Tinashe Makichi Business Reporter
National bread production went down 10 percent to 900 000 loaves per day in the quarter to September from about one million loaves as consumers continue to have subdued disposable incomes while most bakeries continue to use antiquated equipment, an industry official told The Herald Business.
Bread production for half year to June increased 150 percent to about one million loaves per day from 400 000 loves produced in the past three years but the volumes have since gone down.
In an interview yesterday, National Bakers Association of Zimbabwe president Mr Givemore Mesoemvura said lack of disposable income on customers is having an impact on bread production in the country.
“We witnessed a huge increase in bread production for the past three years but due to the liquidity crunch, we are beginning to see a drop in production volumes.
“I am not saying people cannot afford to buy bread anymore but some companies continue to use antiquated equipment and this has hugely affected production.
“The production figures of late have been hovering around one million loaves per day but the volumes have slightly declined due to subdued demand,” said Mr Mesoemvura.
The bakery industry requires about $300 million that will go towards replacing obsolete equipment in the industry with new and sophisticated technology to improve capacity.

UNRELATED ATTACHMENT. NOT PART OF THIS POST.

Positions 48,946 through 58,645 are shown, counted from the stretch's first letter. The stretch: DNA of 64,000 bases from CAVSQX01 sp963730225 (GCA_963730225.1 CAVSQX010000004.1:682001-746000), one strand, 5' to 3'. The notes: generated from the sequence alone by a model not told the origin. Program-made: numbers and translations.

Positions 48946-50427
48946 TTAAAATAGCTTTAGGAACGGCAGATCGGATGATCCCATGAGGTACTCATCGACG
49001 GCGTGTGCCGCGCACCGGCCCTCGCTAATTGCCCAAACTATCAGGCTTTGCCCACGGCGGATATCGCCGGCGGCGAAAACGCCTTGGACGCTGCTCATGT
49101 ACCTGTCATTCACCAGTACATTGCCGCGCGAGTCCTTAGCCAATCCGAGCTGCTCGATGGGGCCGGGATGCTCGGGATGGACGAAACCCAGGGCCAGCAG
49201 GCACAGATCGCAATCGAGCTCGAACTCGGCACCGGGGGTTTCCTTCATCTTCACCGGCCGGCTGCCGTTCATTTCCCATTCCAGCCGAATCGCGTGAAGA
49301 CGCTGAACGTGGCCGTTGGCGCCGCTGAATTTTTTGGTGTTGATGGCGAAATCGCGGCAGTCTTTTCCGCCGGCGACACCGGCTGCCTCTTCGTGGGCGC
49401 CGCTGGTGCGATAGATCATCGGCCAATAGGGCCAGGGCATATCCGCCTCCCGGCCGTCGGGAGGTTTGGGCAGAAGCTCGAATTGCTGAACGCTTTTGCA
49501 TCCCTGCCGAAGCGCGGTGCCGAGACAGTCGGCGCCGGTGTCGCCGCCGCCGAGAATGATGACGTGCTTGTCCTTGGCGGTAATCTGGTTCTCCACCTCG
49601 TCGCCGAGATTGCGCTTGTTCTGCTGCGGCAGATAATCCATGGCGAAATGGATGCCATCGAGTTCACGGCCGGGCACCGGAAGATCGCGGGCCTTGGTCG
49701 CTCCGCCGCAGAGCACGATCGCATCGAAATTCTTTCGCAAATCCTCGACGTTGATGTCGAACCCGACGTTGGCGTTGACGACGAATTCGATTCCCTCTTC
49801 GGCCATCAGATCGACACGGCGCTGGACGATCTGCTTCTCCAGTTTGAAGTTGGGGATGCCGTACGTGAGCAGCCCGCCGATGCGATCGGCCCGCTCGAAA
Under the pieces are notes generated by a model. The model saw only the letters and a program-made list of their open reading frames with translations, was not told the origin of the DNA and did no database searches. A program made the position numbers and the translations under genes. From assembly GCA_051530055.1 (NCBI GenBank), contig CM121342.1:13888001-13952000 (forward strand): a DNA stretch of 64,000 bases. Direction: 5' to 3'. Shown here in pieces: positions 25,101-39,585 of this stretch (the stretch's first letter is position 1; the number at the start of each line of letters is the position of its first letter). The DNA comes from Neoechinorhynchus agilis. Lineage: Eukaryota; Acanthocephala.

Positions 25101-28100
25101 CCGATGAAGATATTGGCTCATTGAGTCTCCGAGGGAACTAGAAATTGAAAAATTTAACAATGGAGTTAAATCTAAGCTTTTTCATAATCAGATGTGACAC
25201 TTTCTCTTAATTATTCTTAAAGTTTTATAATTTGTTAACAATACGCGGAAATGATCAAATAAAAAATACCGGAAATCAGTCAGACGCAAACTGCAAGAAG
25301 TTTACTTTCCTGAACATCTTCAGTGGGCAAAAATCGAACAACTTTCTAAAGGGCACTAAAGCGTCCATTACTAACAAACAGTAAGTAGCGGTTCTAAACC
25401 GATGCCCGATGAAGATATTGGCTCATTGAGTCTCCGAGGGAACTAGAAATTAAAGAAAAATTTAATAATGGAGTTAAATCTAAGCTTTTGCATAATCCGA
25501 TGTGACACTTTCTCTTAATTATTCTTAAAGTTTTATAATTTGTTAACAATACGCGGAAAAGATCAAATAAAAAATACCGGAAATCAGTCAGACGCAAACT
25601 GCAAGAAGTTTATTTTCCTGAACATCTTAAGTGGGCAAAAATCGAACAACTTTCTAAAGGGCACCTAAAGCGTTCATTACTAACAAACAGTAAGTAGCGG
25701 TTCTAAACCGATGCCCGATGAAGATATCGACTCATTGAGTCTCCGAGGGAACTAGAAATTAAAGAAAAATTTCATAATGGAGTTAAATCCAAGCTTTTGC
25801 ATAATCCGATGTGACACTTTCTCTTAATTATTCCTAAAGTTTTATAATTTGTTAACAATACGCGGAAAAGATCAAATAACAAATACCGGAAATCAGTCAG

Zimbabwe has about 275 bakeries while about 100 have since closed shop due to working capital constraints and the need for urgent retooling.
About 90 percent of the industry requires retooling and some bakery companies have failed to access the DIMAF funding because of the conditions that were put on the table.
He said according to consumption, Zimbabweans are not eating as much bread as they should considering that the country has a population of 13,6 million.
The country’s bakery industry is operating at about 60 percent of its installed capacity of 1,8 million loaves a day.
Zimbabwe is at a period when production in the bakery industry is low as the liquidity crunch is beginning to take effect on consumers.
“Bakers cannot do much about production increase because it’s a national thing and the economy is not performing well,” said Mr Mesoemvura.